“This latest chemical weapons attack has clearly demonstrated that the cease-fire in Syria is in serious jeopardy,” Ankara’s Ambassador to the UN Feridun Sinirlioglu told Anadolu Agency.
“We expect the cease-fire to be properly implemented and the political process in Geneva to be taken forward in a serious manner.”
Sinirlioglu said that failing to fulfill these two conditions would present a conundrum.
“If they are not met, the U.S. has said it is ‘prepared to do more’. We note these remarks with high consideration. In response, our president has essential said we are ready to give the necessary support,” he said.
Washington’s Ambassador to the UN Nikki Haley Friday told the Security Council that the U.S. is “prepared to do more” in the wake of the U.S. strike on a Syrian military airbase.
Fifty-nine Tomahawk missiles fired from two U.S. destroyers in the eastern Mediterranean hit Shayrat Airfield, which American officials believe was used to launch the deadly chemical weapons attack.
The gas attack on Khan Shaykhun, Idlib left some 100 men, women, and children dead and more than 500 injured, sparking international outrage.
Turkish President Recep Tayyip Erdogan on Friday called the U.S. military action “significant”, and urged further “result-oriented steps to protect the people of Syria”.
For Sinirlioglu, the most immediate step is towards a political solution.
“As indicated in the remarks by U.S. permanent representative [Haley], this is reaching a political resolution as quickly as possible through the Geneva negotiations. And this resolution in turn is tied to a meaningful transition process,” Sinirlioglu said.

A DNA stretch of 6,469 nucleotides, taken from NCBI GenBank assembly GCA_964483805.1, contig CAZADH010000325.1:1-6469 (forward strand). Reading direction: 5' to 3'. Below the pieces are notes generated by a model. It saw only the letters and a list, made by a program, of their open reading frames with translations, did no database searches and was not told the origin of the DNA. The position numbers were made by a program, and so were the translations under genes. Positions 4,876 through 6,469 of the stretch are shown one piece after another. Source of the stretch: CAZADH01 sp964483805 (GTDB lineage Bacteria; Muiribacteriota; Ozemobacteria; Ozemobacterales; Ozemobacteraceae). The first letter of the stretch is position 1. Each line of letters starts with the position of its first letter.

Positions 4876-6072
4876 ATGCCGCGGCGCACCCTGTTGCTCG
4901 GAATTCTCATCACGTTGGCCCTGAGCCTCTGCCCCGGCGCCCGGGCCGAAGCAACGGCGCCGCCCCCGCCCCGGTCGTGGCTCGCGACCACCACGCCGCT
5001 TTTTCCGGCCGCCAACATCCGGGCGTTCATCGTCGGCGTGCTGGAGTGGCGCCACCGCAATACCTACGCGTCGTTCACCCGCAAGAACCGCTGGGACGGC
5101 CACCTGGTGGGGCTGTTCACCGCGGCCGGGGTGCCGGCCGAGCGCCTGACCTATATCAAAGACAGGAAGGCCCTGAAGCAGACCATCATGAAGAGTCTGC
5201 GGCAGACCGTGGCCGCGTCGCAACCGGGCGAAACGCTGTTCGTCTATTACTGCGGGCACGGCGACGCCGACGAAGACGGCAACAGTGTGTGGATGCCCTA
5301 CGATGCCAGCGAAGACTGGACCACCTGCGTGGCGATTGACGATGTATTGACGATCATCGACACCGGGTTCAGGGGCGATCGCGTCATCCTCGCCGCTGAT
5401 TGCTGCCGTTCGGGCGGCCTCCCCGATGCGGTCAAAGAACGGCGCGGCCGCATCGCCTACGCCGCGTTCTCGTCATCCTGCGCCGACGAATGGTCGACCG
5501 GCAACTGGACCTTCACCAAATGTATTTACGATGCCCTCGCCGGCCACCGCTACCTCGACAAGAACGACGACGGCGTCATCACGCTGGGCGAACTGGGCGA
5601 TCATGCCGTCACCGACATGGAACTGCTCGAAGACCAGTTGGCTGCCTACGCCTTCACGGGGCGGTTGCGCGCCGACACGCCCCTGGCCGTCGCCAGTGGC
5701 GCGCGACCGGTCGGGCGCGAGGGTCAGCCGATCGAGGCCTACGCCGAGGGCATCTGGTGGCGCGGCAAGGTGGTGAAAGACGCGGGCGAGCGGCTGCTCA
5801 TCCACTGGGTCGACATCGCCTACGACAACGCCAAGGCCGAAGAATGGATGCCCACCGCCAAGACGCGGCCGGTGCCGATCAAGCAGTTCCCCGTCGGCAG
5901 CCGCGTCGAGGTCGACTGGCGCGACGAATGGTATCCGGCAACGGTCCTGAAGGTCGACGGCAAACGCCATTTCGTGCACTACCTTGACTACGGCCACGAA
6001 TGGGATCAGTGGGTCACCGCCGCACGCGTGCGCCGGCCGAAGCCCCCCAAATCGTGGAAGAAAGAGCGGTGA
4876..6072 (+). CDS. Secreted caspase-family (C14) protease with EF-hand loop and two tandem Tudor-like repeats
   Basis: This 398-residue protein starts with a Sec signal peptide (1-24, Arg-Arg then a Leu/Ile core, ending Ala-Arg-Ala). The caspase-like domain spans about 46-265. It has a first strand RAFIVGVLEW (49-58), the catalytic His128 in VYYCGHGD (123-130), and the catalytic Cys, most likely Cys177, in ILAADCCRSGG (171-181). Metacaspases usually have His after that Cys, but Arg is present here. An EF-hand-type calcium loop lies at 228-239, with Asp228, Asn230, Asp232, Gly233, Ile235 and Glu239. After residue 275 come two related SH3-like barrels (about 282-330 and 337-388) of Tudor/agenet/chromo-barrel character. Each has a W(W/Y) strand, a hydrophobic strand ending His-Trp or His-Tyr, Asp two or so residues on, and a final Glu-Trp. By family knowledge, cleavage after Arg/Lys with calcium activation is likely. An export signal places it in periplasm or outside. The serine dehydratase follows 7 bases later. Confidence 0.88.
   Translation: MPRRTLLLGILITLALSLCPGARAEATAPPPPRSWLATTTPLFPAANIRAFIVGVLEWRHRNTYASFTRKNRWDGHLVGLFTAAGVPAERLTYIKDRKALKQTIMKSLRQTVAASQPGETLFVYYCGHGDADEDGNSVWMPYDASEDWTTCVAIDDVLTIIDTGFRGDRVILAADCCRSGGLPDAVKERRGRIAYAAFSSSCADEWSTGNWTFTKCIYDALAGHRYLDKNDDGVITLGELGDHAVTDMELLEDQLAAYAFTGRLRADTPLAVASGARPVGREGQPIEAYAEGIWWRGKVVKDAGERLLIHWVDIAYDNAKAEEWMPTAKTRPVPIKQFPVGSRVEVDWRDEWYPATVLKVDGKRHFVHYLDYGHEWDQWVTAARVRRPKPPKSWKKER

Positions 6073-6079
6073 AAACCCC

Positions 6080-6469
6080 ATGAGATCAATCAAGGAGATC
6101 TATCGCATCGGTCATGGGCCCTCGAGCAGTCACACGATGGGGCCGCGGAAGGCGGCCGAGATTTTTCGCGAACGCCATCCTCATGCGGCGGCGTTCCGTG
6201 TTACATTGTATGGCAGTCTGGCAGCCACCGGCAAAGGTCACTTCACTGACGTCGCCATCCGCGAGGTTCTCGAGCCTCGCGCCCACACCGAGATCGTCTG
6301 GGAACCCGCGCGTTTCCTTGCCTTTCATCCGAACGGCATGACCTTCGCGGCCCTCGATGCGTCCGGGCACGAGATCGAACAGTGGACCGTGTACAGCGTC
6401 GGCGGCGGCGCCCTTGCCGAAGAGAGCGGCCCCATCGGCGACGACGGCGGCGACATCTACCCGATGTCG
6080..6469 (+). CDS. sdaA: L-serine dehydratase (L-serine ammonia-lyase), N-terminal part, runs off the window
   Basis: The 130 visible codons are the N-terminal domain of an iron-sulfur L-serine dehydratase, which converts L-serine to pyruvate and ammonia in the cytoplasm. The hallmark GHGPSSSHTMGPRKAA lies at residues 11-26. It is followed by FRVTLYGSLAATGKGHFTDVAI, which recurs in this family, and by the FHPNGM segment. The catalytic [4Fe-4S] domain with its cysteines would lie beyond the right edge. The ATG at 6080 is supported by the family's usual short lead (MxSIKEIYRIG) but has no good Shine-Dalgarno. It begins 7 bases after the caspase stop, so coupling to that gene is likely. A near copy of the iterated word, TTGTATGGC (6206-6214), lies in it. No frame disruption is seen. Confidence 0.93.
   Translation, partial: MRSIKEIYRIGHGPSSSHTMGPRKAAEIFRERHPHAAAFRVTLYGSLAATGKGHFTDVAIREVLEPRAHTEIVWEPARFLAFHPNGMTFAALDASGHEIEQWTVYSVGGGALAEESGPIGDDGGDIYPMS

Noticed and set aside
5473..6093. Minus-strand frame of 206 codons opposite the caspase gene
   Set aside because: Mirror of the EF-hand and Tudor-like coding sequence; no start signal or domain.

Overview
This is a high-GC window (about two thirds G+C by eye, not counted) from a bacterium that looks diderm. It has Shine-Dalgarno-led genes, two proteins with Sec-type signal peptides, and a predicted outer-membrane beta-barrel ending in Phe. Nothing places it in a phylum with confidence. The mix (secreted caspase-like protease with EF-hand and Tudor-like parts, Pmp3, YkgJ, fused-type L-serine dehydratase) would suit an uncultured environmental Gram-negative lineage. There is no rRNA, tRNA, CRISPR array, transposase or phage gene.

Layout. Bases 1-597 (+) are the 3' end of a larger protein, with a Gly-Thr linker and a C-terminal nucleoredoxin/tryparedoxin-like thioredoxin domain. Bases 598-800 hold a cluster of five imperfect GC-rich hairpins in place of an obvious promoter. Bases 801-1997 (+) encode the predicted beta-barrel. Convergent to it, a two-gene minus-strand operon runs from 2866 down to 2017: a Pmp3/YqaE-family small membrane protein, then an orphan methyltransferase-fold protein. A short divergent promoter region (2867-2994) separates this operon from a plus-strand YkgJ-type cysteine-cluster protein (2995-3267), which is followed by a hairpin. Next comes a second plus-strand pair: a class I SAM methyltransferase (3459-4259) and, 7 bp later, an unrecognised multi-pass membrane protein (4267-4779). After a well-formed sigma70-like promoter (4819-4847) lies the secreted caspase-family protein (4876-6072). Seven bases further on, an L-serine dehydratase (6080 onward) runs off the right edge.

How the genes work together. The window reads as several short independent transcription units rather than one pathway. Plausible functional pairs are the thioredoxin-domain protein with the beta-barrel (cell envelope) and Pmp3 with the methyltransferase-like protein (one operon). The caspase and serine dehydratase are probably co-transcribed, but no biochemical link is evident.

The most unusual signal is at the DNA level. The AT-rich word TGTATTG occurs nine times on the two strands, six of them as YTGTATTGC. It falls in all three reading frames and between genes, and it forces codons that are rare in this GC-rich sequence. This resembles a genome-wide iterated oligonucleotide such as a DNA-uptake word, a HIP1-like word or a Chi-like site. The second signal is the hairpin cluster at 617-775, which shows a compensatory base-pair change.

“The transition should be towards empowering the Syrian people to exercise their right to self-government within the context of a democratic constitution, and free and fair elections,” he added.
Sinirlioglu said the Bashar al-Assad regime was responsible for the deaths of more than 600,000 people and the displacement of more than 12 million, and therefore presents the biggest obstacle on the path to stability and security in Syria.
“We hope that the [U.S.] operation will create the expected impact. We hope that there will not be a need for more, common sense will prevail, and this brutality, these massacres that have been going on for more than six years now will come to an end,” he said.
The ambassador cited Turkish government statements saying that the use of a nerve agent was detected during the treatment of chemical weapons attack victims on the Turkey-Syria border in the presence of World Health Organization (WHO) experts.
Regarding Russia’s position in the equation, Sinirlioglu stressed that the establishment of facts would lead to improvements.
“Russia has not suggested that it would continue to stand behind the regime even if it has used chemical weapons. Therefore, we believe that Russia will fulfill its responsibilities once the regime’s culpability has been proven,” he said.
Sinirlioglu also called on the Security Council to approve a draft resolution jointly submitted by the U.S., Britain, and France that condemns the chemical weapons attack.
That draft was not even discussed during a Wednesday emergency session at the Council after Russia, a permanent member, vehemently objected to its wording as a "provocation", and called its authors "irresponsible".
The draft resolution called on the Syrian government to “cooperate fully” with the fact-finding mission of the Organization for the Prohibition of Chemical Weapons (OPCW).
The resolution notably asked the regime to provide the mission with wide-ranging military information, including flight plans and logs, information on helicopter squadrons, and access to relevant military bases.
Tuesday’s attack on Khan Shaykhun was the most horrific chemical weapons attack in the war-torn country since a similar attack in eastern Damascus in August 2013, WHO said.
The Ghouta attack killed more than 1,300 civilians, most of them women and children, according to local and international human rights groups.